Browse Amazon reviews, and you’ll see a surprising number of readers who believe one novel can summarize a country, its culture, and its people.
I let the other reviewers eat the bad meals, so that I didn’t have to, and my wife and I went out only for the good stuff. And I wrote mostly positive reviews. Not only. But mostly. And, ooooh, it felt an awful lot better.
I don’t really read reviews… That’s not where my attention goes.
I don’t read reviews.
‘To Kill a Mockingbird‘ appeared to highly favorable reviews and quickly climbed to the top of bestseller lists, where it remained for more than eighty weeks. In 1961, the novel was awarded the Pulitzer Prize. A film adaptation was released in 1962, starring Gregory Peck, and received three Academy Awards.
One thing I loved when I was growing up, you maybe saw one review from a magazine like ‘Rolling Stone,’ but now there are 150 reviews before an album even comes out. There are so many opinions out there, but the only one that really matters is your own.
What I do find enormously gratifying is the reviews my books get from the American press. They are so on the ball compared to anywhere else. It’s so satisfying to get a review that conveys the reader understood precisely what I was trying to get at.
Since I got a really bad review when I was, like, 28 in ‘The New York Times,’ I don’t read reviews anymore.
Why do I do this every Sunday? Even the book reviews seem to be the same as last week’s. Different books same reviews.
We need to discuss what our own standards are for games writing that falls outside of journalism, and support experimental formats and routes of production that may be more tailored to them than the status quo, because the public at large seems to still think that the only games writing that exists are reviews and news.
The bad reviews get to me, believe me.
Of course I wish for all positive reviews and all positive things, but that’s not reality and no one’s perfect.
I can’t stay mad very long. I get grumpy when I read a bad review. I say, ‘How could he say that about my music?’ Then I forget about it. If I got mad every time somebody wrote something negative about me, I’d be exploding all the time. I’d be burned out just from reading reviews.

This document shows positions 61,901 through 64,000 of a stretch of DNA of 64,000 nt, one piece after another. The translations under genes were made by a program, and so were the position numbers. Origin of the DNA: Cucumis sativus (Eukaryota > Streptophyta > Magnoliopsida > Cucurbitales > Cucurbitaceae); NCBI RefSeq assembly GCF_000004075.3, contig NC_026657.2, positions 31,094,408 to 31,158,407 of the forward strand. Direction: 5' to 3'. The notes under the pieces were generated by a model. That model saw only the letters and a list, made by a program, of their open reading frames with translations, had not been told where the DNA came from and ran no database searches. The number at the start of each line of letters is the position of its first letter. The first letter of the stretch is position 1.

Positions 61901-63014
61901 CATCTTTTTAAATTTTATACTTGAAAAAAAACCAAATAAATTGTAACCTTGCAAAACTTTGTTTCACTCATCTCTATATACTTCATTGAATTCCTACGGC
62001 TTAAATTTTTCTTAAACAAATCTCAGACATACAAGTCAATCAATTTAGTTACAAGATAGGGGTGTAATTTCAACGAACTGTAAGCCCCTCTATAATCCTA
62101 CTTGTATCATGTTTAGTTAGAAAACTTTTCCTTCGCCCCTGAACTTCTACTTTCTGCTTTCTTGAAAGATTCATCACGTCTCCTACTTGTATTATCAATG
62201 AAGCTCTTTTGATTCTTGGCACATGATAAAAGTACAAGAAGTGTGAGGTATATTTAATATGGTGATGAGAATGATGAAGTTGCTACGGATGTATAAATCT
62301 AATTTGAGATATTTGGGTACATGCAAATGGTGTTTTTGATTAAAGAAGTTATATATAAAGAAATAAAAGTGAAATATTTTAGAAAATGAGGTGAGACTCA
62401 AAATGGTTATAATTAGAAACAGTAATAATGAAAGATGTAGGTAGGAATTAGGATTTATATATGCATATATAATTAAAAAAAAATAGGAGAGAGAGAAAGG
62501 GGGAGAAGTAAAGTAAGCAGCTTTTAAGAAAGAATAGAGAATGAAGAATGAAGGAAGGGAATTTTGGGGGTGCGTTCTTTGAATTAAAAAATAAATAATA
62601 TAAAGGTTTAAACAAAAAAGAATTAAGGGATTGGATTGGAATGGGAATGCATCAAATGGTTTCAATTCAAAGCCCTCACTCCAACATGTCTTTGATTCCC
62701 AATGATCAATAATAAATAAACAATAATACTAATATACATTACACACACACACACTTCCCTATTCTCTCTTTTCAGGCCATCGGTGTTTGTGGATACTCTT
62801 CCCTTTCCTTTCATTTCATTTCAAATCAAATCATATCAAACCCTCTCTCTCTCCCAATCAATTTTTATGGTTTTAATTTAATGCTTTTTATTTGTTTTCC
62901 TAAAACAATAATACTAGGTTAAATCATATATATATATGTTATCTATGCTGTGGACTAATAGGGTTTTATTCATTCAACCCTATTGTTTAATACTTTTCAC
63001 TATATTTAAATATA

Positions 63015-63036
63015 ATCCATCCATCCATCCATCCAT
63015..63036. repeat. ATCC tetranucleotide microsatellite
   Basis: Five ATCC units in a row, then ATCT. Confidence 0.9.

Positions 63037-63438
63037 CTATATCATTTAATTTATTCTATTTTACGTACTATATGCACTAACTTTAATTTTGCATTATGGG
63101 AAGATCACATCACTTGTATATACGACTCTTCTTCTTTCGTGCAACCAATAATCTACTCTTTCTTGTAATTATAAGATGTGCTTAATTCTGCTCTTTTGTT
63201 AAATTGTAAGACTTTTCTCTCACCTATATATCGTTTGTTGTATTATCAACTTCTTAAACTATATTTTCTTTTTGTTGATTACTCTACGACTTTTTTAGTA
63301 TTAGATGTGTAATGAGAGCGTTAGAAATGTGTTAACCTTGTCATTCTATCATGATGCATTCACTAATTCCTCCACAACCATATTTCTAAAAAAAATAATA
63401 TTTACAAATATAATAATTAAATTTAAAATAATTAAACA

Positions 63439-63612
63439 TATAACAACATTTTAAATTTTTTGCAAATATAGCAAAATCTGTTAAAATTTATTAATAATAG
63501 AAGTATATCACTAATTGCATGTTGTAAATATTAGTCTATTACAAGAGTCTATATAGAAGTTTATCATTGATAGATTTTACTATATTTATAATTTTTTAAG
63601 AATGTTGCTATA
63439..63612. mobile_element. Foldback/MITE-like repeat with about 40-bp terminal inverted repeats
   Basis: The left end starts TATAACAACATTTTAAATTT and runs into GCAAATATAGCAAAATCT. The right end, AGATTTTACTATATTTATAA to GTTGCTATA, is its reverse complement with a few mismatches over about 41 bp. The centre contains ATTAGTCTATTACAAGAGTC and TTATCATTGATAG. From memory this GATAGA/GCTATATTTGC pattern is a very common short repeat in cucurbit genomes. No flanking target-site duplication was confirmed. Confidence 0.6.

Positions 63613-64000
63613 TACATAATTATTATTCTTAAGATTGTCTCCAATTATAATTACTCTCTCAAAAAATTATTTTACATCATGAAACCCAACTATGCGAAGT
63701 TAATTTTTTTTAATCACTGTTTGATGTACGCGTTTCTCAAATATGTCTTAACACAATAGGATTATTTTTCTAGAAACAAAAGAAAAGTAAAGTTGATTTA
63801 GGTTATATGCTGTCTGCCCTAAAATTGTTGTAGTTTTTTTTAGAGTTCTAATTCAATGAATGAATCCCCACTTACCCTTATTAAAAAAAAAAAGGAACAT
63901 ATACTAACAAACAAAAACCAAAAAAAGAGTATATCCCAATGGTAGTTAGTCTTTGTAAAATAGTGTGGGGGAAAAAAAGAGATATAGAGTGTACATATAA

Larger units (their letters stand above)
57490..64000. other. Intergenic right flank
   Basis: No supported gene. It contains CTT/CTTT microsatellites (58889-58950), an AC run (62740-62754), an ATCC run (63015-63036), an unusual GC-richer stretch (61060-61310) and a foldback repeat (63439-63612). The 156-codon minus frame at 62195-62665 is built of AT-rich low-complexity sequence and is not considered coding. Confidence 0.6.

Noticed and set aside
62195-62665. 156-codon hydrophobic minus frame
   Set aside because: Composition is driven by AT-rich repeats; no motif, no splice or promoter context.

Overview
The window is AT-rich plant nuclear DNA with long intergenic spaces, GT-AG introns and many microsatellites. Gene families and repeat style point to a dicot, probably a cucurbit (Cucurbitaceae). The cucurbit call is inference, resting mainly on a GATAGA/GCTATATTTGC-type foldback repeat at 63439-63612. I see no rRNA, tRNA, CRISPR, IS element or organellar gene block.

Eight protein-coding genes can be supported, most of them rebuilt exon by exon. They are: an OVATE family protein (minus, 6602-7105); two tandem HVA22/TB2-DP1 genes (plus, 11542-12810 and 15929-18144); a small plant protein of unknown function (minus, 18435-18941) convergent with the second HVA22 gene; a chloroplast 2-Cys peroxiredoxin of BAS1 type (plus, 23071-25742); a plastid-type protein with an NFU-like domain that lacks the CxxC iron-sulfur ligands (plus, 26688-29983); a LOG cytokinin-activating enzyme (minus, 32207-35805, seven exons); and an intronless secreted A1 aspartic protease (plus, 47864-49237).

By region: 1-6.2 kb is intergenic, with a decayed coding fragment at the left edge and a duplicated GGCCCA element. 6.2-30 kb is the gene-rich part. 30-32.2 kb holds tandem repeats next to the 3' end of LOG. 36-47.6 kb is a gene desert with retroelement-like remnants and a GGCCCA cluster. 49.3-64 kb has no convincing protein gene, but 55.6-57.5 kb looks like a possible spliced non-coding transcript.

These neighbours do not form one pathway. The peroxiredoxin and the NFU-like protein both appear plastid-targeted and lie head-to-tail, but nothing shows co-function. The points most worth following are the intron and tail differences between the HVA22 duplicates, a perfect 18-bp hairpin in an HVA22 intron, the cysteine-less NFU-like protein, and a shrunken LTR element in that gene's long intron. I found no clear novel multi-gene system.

When ‘Braveheart’ came out it got terrible reviews, it didnt last very long in the cinema and didnt make much money.
When you think of technology that gets people excited – long lines at stores, enthusiastic reviews in the blogosphere, passionate evangelists – the first thing to come to mind probably isn’t thermostats. Then, along came Nest.
When a film does well, everyone is usually happy and grateful, but for me, the impression the film leaves upon my mind is created during the process of filming; my memories are not a reflection of critics’ reviews and box office figures.
The reviews are getting better, but they always do, in time, if you’re still alive.
I’ve experienced huge kindness here, a great welcome and some very generous reviews without the snide social edge I often suffer from at home. I’m not patronized here either, which I much appreciate!
People who’ve read my reviews know my tastes, know how I approach a book, know my background. I can write with believable authority. It doesn’t mean I’m always right.
Gone are the days when a publisher could take out an ad, count on a few reviews, and have an author do a couple of signings. Nowadays, readers want to feel a connection with an author.
If I want to know how to do a black cat eye, I don’t drive to a department store. I’ll go on YouTube, cross-check reviews of a product, and then maybe talk about it on Instagram.
The way people receive our music is different and some people may say that our music is not metal. But I feel that those reviews allow us to challenge ourselves and gives us an opportunity to grow even more.
When ‘Himmatwala’ didn’t work, the negativity factor attached to the reviews were more pointed towards me. That’s when I realized, that something has gone wrong.
I don’t read reviews anymore.
I don’t pay much attention to the press. My films always get good reviews and bad reviews. I just try to make the best film I can.
My predecessors in this business of acting were fully convinced their work would never be recorded, except in the form of reviews or paintings.